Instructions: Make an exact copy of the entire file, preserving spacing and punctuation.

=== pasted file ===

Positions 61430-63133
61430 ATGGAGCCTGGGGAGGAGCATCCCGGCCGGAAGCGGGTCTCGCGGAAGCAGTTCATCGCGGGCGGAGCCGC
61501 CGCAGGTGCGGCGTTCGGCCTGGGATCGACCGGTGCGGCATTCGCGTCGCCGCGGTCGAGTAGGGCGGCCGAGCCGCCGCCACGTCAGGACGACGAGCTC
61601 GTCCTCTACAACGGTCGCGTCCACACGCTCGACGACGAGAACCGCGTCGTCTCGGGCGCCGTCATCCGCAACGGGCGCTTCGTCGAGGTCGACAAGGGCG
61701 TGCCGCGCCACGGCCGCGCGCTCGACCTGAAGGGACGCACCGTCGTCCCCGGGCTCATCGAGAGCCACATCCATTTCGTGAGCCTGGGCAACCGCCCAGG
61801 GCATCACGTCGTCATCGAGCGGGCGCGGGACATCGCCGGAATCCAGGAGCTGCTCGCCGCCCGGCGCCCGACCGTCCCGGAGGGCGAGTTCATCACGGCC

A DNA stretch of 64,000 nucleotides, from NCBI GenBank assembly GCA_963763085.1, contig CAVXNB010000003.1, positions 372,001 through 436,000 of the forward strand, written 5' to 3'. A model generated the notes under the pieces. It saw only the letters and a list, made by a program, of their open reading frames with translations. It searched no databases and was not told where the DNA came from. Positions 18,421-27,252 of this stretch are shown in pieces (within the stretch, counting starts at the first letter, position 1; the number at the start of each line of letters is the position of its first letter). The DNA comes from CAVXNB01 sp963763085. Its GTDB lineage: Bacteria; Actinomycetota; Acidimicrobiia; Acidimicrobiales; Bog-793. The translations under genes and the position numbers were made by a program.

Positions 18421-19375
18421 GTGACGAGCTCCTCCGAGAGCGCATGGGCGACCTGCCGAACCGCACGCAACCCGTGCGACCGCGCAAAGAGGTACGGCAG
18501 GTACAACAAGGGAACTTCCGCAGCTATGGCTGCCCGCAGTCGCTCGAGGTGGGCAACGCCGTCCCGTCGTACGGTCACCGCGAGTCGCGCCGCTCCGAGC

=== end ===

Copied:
Positions 61430-63133
61430 ATGGAGCCTGGGGAGGAGCATCCCGGCCGGAAGCGGGTCTCGCGGAAGCAGTTCATCGCGGGCGGAGCCGC
61501 CGCAGGTGCGGCGTTCGGCCTGGGATCGACCGGTGCGGCATTCGCGTCGCCGCGGTCGAGTAGGGCGGCCGAGCCGCCGCCACGTCAGGACGACGAGCTC
61601 GTCCTCTACAACGGTCGCGTCCACACGCTCGACGACGAGAACCGCGTCGTCTCGGGCGCCGTCATCCGCAACGGGCGCTTCGTCGAGGTCGACAAGGGCG
61701 TGCCGCGCCACGGCCGCGCGCTCGACCTGAAGGGACGCACCGTCGTCCCCGGGCTCATCGAGAGCCACATCCATTTCGTGAGCCTGGGCAACCGCCCAGG
61801 GCATCACGTCGTCATCGAGCGGGCGCGGGACATCGCCGGAATCCAGGAGCTGCTCGCCGCCCGGCGCCCGACCGTCCCGGAGGGCGAGTTCATCACGGCC

A DNA stretch of 64,000 nucleotides, from NCBI GenBank assembly GCA_963763085.1, contig CAVXNB010000003.1, positions 372,001 through 436,000 of the forward strand, written 5' to 3'. A model generated the notes under the pieces. It saw only the letters and a list, made by a program, of their open reading frames with translations. It searched no databases and was not told where the DNA came from. Positions 18,421-27,252 of this stretch are shown in pieces (within the stretch, counting starts at the first letter, position 1; the number at the start of each line of letters is the position of its first letter). The DNA comes from CAVXNB01 sp963763085. Its GTDB lineage: Bacteria; Actinomycetota; Acidimicrobiia; Acidimicrobiales; Bog-793. The translations under genes and the position numbers were made by a program.

Positions 18421-19375
18421 GTGACGAGCTCCTCCGAGAGCGCATGGGCGACCTGCCGAACCGCACGCAACCCGTGCGACCGCGCAAAGAGGTACGGCAG
18501 GTACAACAAGGGAACTTCCGCAGCTATGGCTGCCCGCAGTCGCTCGAGGTGGGCAACGCCGTCCCGTCGTACGGTCACCGCGAGTCGCGCCGCTCCGAGC